Balderson

I never know when a language lesson will rear its ugly head. It was on a recent Costco run, when one leaped (or is that leapt??) out at me. The wife wanted to buy another block of Cheddar cheese, to provide dietary source of calcium for me. Instead of taking Costco’s house-brand – Kirkland – she asked me if I would take one that was on sale, named

Balderdash

senseless, stupid, or exaggerated talk or writing; nonsense.

Obsolete . a muddled mixture of liquors.

Related words; jargon, crock, claptrap, rot, bunk, tripe, rigmarole, drivel, moonshine, poppycock, bull, malarkey, fustian, trash, fudge, twaddle, flummery, bosh

For a word that means nothing, it sure has a lot of synonyms. The dictionary omitted the most recent one – Donald Trump. It’s another great old word that the hipsters don’t have time to use, IMHO. The name that she meant to use, was

Balderson

This interesting surname is of medieval English origin, and is an assimilated form of the locational name Balderston(e), which is itself derived from two places so called in Lancashire. The earliest recording in 1172 (Whitaker’s “History of Whalley”‘) appears as “Balderestone”; in the Feet of Fines as “Baldreston” in 1256; and as “Baldreston” in the Court Rolls of 1323. Balderson derives from an Olde English pre 7th Century personal name “Baldhere”, composed of the elements “beold”, brave, and “here”, army, with “tun”, a settlement. During the Middle Ages, when it was becoming more common for people to migrate from their birthplace to seek work elsewhere, they would often adopt the placename as a means of identification, thus resulting in a wide dispersal of the name.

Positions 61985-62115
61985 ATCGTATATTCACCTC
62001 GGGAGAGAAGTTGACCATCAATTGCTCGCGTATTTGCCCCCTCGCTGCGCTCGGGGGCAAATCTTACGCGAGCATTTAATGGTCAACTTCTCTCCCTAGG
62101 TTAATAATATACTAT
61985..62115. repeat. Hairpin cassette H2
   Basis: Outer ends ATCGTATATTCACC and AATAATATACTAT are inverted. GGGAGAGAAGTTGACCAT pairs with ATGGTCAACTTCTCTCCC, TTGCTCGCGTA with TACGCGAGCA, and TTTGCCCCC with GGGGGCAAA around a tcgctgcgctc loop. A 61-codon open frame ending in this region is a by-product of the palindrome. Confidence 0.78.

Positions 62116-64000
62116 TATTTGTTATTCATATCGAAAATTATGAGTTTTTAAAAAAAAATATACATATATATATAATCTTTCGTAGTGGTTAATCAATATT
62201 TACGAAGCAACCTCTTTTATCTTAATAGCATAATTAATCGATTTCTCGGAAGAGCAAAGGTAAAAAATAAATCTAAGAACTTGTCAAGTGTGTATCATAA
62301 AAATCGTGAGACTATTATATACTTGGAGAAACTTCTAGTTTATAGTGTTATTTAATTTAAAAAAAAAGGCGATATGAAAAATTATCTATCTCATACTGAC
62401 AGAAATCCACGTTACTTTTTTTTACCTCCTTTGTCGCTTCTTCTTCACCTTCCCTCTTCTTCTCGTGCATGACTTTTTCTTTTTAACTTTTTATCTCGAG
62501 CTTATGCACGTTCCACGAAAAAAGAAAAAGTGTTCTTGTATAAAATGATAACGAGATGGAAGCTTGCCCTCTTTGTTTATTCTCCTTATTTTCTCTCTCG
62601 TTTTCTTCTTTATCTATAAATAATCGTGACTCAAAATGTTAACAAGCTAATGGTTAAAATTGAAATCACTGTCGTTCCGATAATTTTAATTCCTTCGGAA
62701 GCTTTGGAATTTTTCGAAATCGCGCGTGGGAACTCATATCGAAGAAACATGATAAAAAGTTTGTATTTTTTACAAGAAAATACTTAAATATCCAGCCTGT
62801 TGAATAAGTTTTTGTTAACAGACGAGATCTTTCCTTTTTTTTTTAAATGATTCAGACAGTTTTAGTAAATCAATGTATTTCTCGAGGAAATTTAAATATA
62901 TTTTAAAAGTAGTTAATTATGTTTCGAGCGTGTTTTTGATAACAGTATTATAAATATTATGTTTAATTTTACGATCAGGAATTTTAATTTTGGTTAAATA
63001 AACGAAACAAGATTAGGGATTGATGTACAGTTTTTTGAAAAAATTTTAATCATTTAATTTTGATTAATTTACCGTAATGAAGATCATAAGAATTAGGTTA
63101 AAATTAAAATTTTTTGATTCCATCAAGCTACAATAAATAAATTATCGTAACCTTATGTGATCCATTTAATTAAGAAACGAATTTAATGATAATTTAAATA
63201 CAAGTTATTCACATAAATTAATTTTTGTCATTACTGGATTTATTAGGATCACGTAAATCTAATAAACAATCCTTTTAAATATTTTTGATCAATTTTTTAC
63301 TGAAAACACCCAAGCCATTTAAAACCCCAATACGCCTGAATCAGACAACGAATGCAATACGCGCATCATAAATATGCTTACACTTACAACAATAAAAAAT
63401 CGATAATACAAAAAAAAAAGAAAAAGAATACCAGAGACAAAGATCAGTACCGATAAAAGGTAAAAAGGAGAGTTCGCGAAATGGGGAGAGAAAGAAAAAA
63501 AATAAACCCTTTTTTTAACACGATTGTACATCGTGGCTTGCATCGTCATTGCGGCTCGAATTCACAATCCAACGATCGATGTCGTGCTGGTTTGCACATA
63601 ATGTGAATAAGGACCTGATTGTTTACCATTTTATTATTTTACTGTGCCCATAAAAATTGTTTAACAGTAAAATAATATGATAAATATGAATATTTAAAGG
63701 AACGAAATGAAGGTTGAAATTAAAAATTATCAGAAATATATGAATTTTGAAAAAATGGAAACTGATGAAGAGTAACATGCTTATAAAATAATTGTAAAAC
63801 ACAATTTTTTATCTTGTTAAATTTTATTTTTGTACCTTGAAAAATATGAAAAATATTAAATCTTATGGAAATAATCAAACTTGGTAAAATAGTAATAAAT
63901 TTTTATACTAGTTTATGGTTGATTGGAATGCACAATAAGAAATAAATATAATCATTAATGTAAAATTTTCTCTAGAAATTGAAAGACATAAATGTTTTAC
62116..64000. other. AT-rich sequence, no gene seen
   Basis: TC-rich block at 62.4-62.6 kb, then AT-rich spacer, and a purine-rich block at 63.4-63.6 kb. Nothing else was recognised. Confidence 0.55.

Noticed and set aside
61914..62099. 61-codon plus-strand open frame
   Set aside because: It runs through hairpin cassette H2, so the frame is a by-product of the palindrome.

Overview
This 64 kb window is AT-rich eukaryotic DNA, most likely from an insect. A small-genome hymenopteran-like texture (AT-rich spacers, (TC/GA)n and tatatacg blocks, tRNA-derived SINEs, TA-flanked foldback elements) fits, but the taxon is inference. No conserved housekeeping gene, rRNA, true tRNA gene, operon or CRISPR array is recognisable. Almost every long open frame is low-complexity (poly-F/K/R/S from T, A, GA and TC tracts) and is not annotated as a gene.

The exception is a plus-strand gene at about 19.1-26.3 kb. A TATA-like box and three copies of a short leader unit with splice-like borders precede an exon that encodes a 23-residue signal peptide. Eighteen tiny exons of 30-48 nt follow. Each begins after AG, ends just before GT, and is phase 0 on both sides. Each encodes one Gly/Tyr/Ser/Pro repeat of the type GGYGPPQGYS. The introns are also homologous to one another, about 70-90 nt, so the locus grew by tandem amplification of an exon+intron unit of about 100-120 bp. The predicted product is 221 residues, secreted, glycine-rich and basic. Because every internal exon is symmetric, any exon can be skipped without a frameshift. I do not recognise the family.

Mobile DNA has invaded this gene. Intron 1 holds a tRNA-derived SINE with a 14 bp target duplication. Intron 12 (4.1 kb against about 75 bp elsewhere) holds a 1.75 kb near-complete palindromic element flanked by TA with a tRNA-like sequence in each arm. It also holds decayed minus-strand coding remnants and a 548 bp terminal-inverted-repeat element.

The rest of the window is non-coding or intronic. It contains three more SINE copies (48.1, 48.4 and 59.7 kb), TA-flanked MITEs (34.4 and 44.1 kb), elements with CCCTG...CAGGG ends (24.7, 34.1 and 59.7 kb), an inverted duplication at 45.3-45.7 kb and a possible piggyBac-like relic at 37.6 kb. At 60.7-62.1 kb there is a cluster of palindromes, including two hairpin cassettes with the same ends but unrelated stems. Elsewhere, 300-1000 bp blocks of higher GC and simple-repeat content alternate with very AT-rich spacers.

This is the kind of claptrap, drivel, trash, etc. that I serve you when I’ve been distracted, debating with Apologists, and wait till the last minute to compose an A To Z Challenge post. At least it had cheese sauce on it – tasty little morsel.  I promise that Wednesday’s offering will be a little more entertaining and informative. I hope to see you here then   😀

A To Z - Survivor

Cuz I forgot to add this image to my ‘A’ post, two weeks ago

I Really Must Stop Doing That

Thumbs Down